Desperate for cash, the governors of Ohio and Minnesota are eyeing a tax on advertising. And even as agencies, broadcasters, newspaper publishers and big advertisers prepare to push back, there is concern that such moves could not only pass, but spread to other states and to the federal level.
If Ohio's legislature approves Republican Gov. John Kasich's proposed budget, sales of print, billboard, radio and TV advertising would be subject to a 5% sales tax. Further, the tax would likely apply to the fees agencies charge clients.
Mr. Kasich wants to expand Ohio's sales tax so he can raise enough revenue to cut other taxes, including personal income and business taxes.
Procter & Gamble, based in Cincinnati, has not made an official statement regarding the plan, said company spokesman Jeff LeRoy, but he added, "I can't imagine anybody would want a tax on advertising."
The Ohio budget doesn't require approval until July 1, so opponents of the tax have time to kill it -- something that's happened in the past when such proposals were floated.
Dan Jaffe, exec VP-government relations for the Association of National Advertisers, said taxing advertising is counterproductive.
"The whole purpose of advertising is to generate sales," Mr. Jaffe said. "So if you're becoming more reliant on sales taxes, you shouldn't be doing anything to stop an effort to sell."
Counterproductive or not, the idea has bipartisan appeal.
In Minnesota, Democratic Gov. Mark Dayton's budget proposal calls for an extension of the state's sales tax to many business-to-business services, including advertising.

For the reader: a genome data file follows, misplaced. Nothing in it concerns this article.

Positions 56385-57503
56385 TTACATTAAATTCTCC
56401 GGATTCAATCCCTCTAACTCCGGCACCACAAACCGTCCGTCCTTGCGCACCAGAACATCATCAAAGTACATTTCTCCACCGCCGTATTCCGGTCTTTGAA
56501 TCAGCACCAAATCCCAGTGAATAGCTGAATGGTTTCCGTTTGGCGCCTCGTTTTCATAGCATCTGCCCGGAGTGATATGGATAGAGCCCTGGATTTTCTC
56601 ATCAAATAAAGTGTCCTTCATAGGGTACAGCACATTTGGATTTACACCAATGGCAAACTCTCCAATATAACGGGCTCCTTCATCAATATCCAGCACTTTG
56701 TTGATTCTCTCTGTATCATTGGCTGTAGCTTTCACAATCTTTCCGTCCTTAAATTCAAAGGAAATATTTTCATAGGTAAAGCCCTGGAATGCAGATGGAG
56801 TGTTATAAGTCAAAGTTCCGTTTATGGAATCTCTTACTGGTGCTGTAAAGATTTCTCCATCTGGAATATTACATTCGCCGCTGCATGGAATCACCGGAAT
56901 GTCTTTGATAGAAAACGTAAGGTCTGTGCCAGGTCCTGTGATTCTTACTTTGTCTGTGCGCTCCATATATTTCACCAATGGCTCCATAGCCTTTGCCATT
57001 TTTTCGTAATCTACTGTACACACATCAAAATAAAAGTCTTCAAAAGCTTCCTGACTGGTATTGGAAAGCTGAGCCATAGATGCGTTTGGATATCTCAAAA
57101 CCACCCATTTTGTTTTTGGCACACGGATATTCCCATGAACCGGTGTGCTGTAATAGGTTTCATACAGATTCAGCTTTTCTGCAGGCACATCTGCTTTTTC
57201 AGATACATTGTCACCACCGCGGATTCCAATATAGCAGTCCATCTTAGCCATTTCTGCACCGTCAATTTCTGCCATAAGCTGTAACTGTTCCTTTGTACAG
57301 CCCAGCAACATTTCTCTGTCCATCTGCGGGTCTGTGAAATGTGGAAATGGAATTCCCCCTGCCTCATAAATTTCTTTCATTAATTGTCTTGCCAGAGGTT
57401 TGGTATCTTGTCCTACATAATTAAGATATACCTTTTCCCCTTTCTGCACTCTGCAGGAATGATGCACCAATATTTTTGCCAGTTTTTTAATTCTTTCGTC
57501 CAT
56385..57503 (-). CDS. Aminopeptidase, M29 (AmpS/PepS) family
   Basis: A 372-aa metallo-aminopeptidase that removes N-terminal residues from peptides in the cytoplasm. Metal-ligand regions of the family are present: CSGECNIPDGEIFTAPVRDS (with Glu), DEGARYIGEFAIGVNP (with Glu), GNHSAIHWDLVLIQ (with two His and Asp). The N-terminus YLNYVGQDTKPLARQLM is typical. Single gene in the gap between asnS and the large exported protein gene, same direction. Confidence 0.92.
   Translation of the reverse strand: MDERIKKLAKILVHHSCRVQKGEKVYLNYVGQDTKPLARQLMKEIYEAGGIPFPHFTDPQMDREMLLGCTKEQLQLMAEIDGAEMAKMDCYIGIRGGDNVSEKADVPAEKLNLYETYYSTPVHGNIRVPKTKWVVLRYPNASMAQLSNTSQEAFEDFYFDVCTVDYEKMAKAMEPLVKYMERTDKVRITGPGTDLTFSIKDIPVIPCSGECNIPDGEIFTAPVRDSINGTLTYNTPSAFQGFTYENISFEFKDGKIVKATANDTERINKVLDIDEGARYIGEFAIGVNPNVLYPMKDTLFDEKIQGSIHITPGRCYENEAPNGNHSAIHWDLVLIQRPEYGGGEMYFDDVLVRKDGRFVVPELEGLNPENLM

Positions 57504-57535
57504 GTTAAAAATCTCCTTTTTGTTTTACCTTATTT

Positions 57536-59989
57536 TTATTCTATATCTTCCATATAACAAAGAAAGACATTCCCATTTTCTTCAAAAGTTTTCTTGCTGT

Steve Arndt, chief financial officer for Minneapolis-based Campbell Mithun, said the 5.5% tax could hurt the competitiveness of Minnesota's advertising agencies.
"Do we adjust our prices by 5.5% [to remain competitive]?" Mr. Arndt asked. "That's a business decision we'll have to make."
Minnesota's advertising agencies have joined a coalition of corporations, broadcasters and others who are lobbying against the tax.
"We certainly are going to oppose any tax that has an impact on our clients' marketing abilities," Mr. Arndt said.
Campbell Mithun works for Minnesota-based General Mills. There are other big advertisers in Minnesota, including 3M, Target and Best Buy.
Mr. Jaffe said advertisers will pass over states that tax advertisers, hurting ad revenue for area broadcasters, magazines and billboards.
The industry is closely watching Louisiana Gov. Bobby Jindal, a Republican. He may push to tax advertising in his state because he wants to eliminate the state's personal income and corporate taxes and broaden sales taxes to make up for lost revenue.
The American Association of Advertising Agencies is holding it "Transformation: 2013" conference March 10-13 in New Orleans this year, and Peter Kosmala, senior VP-government affairs for the 4A's, said his organization is "closely tuned to Louisiana to see what develops there." But Mr. Kosmala said the 4A's has no plans to cancel or move its convention.
Few states have taxed advertising, and none have done so successfully.
Florida tried it in 1987. But national advertisers canceled conventions in the state. Advertising was also canceled. Broadcasters alone saw $93 million in ad sales wiped out. Facing an uproar, Florida repealed the tax.
But states aren't the only issue.
"If something of this magnitude is taking place in the states, they certainly would be aware of it in Washington," Mr. Jaffe said. "We're keeping ourselves on high alert."
In fact Ohio's Mr. Kasich proposed ending the deductibility of advertising expenses when he was chairman of the House Budget Committee in the mid-1990s. But advertisers pushed back, and he dropped his proposal.
House Ways and Means Committee spokeswoman Sarah Swinehart said all expensing would be examined by members of the tax-writing panel, including advertising costs.
"I'm sure this is something that would be reviewed and looked at," she said.